Lesley Graham, 42, said the delays may have contributed to the progression of her condition to the terminal stage and is now taking her case to the Ombudsman.
The modern studies teacher, from Rutherglen, South Lanarkshire, found a small lump in her left breast in 2011 and was referred by her GP for an examination by oncology specialists.
But she says it took almost two months for her initial appointment to take place because her case was listed as "urgent" rather than "suspicious".
Although she then underwent a lumpectomy, chemotherapy and radiotherapy treatment, a crucial follow-up appointment was missed. When she saw a specialist five months later, her breast cancer had returned and had spread to her lungs.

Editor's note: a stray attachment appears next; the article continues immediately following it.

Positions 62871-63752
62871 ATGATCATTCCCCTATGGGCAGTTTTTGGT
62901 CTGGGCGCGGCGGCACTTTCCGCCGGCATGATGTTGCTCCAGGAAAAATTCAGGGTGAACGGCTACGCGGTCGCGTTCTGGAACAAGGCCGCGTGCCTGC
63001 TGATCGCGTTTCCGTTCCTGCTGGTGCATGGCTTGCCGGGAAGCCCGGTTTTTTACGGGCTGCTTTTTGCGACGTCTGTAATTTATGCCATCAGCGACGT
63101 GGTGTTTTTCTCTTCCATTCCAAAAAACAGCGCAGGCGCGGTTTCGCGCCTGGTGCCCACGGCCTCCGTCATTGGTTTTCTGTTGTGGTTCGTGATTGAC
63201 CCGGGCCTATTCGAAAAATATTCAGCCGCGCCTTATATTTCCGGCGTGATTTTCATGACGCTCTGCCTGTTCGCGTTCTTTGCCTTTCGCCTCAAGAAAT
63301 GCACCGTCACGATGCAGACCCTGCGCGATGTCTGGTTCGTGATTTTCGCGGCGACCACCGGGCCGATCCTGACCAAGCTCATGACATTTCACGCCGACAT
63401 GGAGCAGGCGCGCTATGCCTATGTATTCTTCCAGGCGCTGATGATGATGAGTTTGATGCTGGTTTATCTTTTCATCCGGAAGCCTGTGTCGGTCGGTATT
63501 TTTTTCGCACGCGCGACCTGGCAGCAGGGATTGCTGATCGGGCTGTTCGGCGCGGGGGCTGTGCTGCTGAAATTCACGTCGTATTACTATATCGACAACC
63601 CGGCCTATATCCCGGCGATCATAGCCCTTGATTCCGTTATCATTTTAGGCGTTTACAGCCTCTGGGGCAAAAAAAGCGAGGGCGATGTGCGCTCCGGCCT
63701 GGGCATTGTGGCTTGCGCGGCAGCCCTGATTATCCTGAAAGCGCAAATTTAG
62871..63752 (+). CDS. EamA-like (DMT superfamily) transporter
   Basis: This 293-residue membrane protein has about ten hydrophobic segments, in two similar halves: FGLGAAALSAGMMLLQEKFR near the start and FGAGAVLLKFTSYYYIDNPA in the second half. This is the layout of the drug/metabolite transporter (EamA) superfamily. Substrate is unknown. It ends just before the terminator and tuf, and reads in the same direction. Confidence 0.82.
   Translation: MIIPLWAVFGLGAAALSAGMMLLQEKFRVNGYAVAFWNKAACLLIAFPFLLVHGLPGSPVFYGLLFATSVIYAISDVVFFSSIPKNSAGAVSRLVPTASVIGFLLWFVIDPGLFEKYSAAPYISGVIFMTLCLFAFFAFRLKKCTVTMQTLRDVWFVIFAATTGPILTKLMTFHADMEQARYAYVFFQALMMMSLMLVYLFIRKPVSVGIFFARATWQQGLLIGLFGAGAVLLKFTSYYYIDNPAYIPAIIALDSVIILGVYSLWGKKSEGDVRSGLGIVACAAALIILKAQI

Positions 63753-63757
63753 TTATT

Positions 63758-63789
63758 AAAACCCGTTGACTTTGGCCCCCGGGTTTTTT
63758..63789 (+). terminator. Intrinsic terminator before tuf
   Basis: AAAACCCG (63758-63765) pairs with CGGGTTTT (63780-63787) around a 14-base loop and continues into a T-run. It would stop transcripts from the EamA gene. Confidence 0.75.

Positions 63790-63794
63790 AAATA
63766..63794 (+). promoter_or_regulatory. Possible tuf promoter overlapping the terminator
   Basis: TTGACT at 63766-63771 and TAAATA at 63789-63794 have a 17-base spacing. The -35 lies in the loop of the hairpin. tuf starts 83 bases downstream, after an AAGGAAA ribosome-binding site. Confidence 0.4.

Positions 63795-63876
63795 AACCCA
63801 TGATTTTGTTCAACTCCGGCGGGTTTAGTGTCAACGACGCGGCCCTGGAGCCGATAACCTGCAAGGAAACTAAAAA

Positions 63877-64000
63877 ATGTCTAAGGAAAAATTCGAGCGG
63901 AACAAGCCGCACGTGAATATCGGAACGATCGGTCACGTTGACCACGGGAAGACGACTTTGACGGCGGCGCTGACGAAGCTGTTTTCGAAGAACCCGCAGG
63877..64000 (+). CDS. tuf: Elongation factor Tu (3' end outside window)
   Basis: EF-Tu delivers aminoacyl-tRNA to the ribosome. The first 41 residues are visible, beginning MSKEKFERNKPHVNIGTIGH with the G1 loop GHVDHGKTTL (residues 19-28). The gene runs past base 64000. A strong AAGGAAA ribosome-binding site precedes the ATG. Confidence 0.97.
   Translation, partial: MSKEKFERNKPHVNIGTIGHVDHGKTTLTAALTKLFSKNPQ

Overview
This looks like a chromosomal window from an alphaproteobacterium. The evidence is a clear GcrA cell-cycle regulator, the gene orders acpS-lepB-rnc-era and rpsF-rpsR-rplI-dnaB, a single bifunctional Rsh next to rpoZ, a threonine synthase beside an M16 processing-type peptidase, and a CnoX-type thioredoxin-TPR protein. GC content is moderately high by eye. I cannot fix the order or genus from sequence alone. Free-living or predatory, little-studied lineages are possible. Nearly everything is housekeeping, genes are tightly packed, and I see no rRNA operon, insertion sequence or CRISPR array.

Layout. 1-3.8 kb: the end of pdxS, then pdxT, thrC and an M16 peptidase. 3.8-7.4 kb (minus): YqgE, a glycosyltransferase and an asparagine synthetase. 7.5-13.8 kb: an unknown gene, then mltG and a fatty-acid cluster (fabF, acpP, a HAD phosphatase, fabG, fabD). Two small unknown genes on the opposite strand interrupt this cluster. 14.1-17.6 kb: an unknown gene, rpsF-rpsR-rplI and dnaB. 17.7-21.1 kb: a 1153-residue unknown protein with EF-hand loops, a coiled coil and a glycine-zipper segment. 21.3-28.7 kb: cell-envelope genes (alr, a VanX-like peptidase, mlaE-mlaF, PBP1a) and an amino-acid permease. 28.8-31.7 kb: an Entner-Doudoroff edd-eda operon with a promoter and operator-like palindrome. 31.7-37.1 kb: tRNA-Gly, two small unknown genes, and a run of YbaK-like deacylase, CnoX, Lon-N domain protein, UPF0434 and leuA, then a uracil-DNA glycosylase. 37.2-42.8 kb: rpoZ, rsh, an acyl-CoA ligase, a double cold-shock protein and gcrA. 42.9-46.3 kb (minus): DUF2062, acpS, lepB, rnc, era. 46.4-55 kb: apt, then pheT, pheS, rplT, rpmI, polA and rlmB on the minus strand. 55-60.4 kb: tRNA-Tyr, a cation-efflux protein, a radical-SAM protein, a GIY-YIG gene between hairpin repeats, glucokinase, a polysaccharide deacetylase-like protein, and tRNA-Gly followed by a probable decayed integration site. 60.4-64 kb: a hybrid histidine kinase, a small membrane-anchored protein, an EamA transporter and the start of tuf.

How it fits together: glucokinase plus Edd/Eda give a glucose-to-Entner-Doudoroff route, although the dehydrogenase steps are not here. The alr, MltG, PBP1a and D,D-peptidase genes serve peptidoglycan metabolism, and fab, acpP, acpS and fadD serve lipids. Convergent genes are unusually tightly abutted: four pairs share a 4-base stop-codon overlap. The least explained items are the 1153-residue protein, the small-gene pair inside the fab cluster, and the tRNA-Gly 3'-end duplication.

Graham, who has a 10-year-old daughter, said: "I cannot change what has happened but I can fight to ensure no-one else goes through this.
"Had I seen someone sooner I do not think I would be in this position today.
"If I had the information I have now about the likelihood of my cancer recurring, I would have demanded a mastectomy as soon as I was diagnosed."
Graham. who is still receiving chemotherapy treatment, added: "Telling your daughter you have terminal cancer is the hardest thing you will ever have to do as a mother.
"I try to stay positive for her sake but some days I am so angry that she has been cheated out of a mother."
An NHS Greater Glasgow and Clyde spokeswoman said: "In this patient's case there were areas where we fell short of the high standards of care and treatment that we strive to deliver to all our patients.
"We have written to the patient to apologise and reassure her that lessons have been learned."